A new study demonstrates that addressing potential threats from wolves has not slowed the decline of mountain caribou in British Columbia and Alberta.
The scientists looked closely at the data provided in a previous study that examined how 18 caribou populations responded to different treatments including wolf culls, maternal penning, moose reduction, and combinations thereof, as well as controls. There were important errors in the statistical methods associated with that prior study.
“Worse than tax-funded programs to kill wolves in error, is the free pass that such an ill-advised diversion granted to industry, which continued to aggressively destroy habitat.”Chris Darimont, Science Director, Raincoast Chair in Applied Conservation Science, University of Victoria
Using a standard but previously neglected statistical step, the new research arrived at strikingly different conclusions: a statistical model that examined the possibility that no treatments were effective performed just as well as the treatment model. Accordingly, previous claims for strong support of the efficacy of wolf control are now in serious doubt. The open access paper was published in the international peer-reviewed journal, Biodiversity and Conservation, by scientists from Raincoast Conservation Foundation and the Universities of Alberta, British Columbia, and Victoria.
Digging deeper into the data, the authors additionally found an important new signal. Not linked to any management action, population changes in caribou were instead associated with the four different ecotypes (or forms) of caribou. Of these, the southernmost “Deep-Snow mountain caribou,” found from Wells Gray Park into the Kootenays, experienced among the steepest declines.
“Intact forests provide caribou with important lichens as food, as well as refuge from wolves and separation from other prey animals, including elk, moose, and deer. Without them, caribou must constantly be on the move to find food, exposing them on all sides. Predators are just one of the hazards.” – Lee Harding, retired Canadian Wildlife Service biologist, lead author
Harding, L.E., Bourbonnais, M., Cook, A.T. et al. No statistical support for wolf control and maternal penning as conservation measures for endangered mountain caribou. Biodivers Conserv (2020). https://doi.org/10.1007/s10531-020-02008-3
Mountain caribou, a behaviourally and genetically distinct set of ecotypes of the Woodland caribou (Rangifer tarandus caribou) restricted to the mountains of western Canada, have undergone severe population declines in recent decades. Although a broad consensus exists that the ultimate driver of these declines has been the reduction of habitat upon which mountain caribou depend, research and policy attention has increasingly focused on predation. Recently, Serrouya et al. (Proc Nat Acad Sci USA 116:6181–6186, 2019) analysed population dynamics data from 18 subpopulations in British Columbia and Alberta, Canada, subject to different treatments and ‘controls’, and concluded that lethal wolf control and maternal caribou penning provide the most effective ways to stabilize population declines. Here we show that this inference was based on an unbalanced analytical approach that omitted a null scenario, excluded potentially confounding variables and employed irreproducible habitat alteration metrics. Our reanalysis of available data shows that ecotype identity is a better predictor of population trends than any adaptive management treatments considered by Serrouya et al. Disparate behavioural characteristics and responses to industrial disturbance among ecotypes suggest it may be incorrect to assume that adaptive management strategies that might benefit one ecotype are transferable to another.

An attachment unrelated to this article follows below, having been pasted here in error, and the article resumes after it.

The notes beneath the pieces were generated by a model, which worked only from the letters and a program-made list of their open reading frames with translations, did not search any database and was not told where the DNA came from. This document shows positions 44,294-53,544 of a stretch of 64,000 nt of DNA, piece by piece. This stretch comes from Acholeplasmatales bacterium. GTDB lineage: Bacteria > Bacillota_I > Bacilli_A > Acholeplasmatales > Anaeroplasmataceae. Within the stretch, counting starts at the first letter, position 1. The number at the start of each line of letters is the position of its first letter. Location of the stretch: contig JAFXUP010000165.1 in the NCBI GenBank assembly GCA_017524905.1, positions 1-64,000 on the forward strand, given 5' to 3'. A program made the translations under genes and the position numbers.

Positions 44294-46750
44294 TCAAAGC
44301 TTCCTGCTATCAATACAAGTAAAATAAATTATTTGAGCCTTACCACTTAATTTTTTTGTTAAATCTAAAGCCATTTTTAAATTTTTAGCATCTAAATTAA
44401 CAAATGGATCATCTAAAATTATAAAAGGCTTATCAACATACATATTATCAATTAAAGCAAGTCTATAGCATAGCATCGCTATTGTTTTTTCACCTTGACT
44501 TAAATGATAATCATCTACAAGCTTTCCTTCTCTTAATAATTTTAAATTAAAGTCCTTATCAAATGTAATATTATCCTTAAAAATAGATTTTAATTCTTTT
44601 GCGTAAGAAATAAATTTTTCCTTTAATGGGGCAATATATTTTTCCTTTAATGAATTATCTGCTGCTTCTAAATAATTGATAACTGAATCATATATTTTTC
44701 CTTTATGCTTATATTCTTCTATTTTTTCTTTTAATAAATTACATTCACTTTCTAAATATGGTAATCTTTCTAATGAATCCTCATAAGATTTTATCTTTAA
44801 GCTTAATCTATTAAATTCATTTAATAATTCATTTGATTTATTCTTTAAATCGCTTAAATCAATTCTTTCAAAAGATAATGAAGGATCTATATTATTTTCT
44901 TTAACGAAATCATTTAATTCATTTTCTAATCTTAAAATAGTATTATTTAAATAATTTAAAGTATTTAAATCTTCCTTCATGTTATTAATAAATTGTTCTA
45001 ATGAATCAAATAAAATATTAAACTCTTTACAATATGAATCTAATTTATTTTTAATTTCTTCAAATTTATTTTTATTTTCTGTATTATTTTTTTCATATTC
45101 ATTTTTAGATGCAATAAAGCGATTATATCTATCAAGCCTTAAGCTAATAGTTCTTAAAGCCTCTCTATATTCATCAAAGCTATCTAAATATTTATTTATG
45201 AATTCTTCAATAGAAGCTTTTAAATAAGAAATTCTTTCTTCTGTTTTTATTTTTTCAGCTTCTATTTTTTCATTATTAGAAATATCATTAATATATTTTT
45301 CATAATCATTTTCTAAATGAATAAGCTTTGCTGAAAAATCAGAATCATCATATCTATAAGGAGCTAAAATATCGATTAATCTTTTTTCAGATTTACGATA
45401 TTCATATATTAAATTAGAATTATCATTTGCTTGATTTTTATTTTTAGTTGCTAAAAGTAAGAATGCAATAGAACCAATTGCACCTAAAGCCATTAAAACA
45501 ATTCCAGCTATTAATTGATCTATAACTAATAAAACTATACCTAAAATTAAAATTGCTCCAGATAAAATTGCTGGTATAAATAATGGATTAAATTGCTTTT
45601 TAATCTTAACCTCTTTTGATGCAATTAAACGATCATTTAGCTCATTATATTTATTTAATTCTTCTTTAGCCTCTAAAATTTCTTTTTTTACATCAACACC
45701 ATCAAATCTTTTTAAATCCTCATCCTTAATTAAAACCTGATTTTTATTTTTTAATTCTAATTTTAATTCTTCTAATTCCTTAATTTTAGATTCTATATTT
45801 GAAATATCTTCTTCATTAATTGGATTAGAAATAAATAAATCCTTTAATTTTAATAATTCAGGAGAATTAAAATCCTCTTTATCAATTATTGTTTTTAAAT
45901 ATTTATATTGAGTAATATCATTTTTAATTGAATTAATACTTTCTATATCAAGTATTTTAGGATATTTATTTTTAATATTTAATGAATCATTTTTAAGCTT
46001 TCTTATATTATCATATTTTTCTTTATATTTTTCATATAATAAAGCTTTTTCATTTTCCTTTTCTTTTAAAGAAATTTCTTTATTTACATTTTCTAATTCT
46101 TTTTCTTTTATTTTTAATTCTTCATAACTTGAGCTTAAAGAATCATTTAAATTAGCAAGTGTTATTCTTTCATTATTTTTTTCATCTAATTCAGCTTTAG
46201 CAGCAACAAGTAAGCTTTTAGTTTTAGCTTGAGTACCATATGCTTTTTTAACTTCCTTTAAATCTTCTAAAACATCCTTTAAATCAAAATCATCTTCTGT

- Department of Earth, Environmental and Geographic Sciences, University of British Columbia Okanagan
- Department of Biological Sciences CW405, University of Alberta
- Department of Geography, University of Victoria
- Raincoast Conservation Foundation
Despite warnings that industrial resource extraction, primarily forestry, was detrimental to maintaining viable caribou populations, habitat modification, fragmentation and associated road-building increased over subsequent decades. By the early 2000s, population declines had accelerated across the Canadian mountain caribou ecotypes, with Deep-Snow Mountain caribou registering a reduction of 45% in 27 years (COSEWIC 2014).Lee E. Harding, et al., Biodiversity and Conservation (2020)
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